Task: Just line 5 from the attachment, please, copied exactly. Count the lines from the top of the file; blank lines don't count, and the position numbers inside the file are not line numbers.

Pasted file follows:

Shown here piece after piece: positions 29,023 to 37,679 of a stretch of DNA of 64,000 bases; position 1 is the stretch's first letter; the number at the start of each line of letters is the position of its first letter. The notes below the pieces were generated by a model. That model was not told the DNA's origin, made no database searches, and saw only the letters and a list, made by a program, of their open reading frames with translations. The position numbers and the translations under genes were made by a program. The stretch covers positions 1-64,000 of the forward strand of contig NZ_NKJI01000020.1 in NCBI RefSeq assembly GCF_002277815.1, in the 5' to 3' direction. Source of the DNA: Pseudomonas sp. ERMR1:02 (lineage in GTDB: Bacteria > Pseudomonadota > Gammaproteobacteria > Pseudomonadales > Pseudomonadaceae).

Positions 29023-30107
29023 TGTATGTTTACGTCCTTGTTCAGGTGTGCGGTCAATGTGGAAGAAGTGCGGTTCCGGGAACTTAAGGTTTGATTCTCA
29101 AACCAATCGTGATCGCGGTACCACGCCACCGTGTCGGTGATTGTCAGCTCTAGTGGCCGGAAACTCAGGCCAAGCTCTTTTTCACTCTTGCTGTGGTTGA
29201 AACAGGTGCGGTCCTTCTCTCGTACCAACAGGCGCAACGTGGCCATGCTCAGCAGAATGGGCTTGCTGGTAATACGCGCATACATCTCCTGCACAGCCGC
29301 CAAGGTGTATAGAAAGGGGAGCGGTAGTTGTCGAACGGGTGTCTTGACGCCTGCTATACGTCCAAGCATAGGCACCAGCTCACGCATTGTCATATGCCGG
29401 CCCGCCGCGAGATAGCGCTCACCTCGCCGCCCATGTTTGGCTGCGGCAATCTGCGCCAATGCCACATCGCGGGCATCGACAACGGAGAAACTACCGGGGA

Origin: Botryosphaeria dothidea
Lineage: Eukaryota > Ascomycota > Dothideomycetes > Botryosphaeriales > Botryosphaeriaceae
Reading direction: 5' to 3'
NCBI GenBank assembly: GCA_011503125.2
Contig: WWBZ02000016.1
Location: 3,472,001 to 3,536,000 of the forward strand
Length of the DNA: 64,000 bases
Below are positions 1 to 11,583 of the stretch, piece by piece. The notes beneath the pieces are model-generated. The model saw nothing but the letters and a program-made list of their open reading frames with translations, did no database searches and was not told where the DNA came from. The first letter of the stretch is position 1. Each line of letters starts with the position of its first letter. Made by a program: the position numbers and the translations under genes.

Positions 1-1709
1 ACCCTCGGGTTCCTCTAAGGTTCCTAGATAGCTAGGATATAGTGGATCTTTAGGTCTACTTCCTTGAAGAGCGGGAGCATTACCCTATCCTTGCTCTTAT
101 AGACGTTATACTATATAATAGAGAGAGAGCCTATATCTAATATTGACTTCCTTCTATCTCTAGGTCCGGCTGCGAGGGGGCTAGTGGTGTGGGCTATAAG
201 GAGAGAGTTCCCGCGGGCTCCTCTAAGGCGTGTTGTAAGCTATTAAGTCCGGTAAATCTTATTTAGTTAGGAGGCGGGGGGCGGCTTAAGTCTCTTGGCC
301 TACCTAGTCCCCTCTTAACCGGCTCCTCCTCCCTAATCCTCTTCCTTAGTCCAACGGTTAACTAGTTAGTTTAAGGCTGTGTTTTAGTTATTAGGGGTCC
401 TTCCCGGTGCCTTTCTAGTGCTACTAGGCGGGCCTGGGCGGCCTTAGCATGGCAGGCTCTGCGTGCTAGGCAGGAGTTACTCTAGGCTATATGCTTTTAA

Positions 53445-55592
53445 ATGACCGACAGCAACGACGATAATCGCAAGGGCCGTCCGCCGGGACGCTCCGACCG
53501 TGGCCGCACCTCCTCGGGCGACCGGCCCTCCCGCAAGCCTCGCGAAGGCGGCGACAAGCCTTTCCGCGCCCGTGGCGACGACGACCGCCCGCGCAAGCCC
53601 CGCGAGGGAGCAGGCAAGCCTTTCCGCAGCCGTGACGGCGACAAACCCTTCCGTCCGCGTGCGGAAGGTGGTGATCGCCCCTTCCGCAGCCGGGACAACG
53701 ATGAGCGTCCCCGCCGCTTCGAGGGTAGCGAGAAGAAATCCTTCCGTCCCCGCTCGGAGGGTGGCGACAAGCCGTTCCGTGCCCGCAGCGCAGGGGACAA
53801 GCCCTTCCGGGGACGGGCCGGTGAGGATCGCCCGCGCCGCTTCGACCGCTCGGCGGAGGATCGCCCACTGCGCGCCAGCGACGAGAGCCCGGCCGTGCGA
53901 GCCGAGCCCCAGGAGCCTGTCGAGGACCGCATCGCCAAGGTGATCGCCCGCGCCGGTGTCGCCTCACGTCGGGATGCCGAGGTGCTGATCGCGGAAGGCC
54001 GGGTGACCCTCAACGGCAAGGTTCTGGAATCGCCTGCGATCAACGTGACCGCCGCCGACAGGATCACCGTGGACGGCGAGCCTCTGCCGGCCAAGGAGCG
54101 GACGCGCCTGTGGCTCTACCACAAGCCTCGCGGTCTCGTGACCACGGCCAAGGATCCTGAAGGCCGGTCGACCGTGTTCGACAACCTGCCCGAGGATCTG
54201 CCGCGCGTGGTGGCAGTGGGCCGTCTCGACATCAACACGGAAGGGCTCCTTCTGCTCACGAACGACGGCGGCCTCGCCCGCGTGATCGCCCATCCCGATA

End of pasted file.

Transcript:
29201 AACAGGTGCGGTCCTTCTCTCGTACCAACAGGCGCAACGTGGCCATGCTCAGCAGAATGGGCTTGCTGGTAATACGCGCATACATCTCCTGCACAGCCGC